Wednesday, November 11, 2009

Foster & Lloyd - Faster And Llouder (RCA, 1989)

Before teaming with Radney Foster, Bill Lloyd was a Nashville-based musician specializing in power pop. Demos from this era (1983-86) were later collected on an album entitled Feeling The Elephant. Would Lloyd's Byrds-y guitars and Foster's cutting-edge songwriting be the stuff of y'allternative programming a la WCMS' "Ahead Of The Herd"? Hardly. Between 1987-90, F & L charted nine singles on the Billboard country charts. Sometimes, sheep steer you in the right direction.

"She Knows What She Wants" is the clingy woman brought home after a heavy night of boozing at Miss Kitty's. Even though a bond exists between the two lip-lockers, the relationship is largely one-sided ("She needs someone who will need her/The very same way she needs me"). Special guest Marshall Crenshaw is a heavy contributor to the cut, offering his services on rhythm guitar and six-string bass. On "Faster And Louder," the cowgirl's daddy -- with a cocked Smith And Wesson in hand -- tells her dancing partner that "the state of Tennessee's better without you around." Well, maybe a move to Texas is in the cards, since this is the kinda Chuck Berry-meets-The Blasters firecracker you'd see ignite on "Austin City Limits." Twangin'-n-bangin' leads come courtesy of Vince Gill. Once the tear-filled accusations of a neighbor hiding under the bed and a ghost in the closet cease, "I'll Always Be Here Loving You" will soothe jealous feelings like a cool balm. The Lloyd-sung "Suzette" references Springsteen's "Born To Run" in a back-and-forth lovers' quarrel. "Leaving you" letters on the turntable turn into Hallmark cards at the drop of a Stetson. "After I'm Gone" furthers the indecisiveness ("You want out/You want in/You always stop to start again/Every time you change your mind/Nobody wins"). Love may contain many hard times and slick lines, but it's worth giving a "Fair Shake." Loosen your hair clip and let past regrets stay that way.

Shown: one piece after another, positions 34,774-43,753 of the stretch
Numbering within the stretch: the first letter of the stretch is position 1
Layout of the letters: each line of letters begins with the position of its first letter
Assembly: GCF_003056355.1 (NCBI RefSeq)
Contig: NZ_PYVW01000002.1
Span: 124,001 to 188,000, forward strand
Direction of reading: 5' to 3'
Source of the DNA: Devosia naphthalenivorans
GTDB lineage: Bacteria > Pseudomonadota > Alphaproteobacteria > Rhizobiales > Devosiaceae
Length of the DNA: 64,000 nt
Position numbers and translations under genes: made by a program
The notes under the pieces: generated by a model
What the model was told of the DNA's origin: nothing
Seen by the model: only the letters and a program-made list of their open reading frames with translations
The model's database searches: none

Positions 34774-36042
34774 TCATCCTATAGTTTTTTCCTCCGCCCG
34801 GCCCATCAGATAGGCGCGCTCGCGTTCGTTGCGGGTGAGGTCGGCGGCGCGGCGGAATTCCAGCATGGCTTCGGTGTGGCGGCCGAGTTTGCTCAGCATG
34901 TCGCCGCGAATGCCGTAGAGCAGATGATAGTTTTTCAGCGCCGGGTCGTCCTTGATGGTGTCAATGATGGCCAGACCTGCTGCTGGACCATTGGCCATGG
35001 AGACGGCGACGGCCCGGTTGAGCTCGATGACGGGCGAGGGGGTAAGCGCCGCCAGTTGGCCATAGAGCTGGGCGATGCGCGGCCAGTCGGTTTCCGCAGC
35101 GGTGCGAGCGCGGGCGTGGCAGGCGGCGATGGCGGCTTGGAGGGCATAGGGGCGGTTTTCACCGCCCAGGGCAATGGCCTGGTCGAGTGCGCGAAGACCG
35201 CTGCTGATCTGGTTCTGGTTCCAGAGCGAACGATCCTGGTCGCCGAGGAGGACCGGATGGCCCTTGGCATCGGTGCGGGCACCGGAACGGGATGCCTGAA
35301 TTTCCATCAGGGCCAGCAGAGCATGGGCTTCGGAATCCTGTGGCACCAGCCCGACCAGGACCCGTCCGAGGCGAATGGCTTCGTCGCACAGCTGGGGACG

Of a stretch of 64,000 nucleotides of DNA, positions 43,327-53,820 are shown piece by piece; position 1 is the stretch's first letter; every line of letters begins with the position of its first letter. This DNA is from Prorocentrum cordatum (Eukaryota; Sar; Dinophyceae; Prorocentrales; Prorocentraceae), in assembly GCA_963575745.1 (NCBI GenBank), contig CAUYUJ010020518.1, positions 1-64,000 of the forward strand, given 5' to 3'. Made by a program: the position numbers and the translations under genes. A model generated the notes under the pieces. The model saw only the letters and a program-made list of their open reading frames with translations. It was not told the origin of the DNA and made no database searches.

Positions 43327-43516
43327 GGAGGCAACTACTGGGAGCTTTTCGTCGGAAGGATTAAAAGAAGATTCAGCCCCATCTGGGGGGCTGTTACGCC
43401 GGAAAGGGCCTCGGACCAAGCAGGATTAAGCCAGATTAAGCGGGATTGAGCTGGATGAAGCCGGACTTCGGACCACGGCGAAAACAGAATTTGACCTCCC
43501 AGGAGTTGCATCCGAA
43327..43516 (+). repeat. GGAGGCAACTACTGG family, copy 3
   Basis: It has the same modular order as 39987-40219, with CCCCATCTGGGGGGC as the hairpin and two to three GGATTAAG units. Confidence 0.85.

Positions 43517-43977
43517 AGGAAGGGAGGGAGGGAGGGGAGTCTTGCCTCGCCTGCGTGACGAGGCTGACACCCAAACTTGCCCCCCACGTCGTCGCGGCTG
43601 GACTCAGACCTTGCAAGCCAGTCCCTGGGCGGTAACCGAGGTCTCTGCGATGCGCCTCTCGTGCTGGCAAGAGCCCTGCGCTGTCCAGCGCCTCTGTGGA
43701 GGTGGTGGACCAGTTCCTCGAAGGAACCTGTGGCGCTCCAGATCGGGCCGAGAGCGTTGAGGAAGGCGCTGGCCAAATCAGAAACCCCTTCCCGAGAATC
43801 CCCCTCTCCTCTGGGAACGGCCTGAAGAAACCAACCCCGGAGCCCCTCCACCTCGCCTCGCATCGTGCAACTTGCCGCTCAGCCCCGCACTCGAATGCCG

Buy this album for the Dave Edmunds fan from Massachusetts with whom you trade tapes and your nose-shaving uncle who constantly raves about seeing 38 Special at Town Point Park last year.
- Gunther 8544

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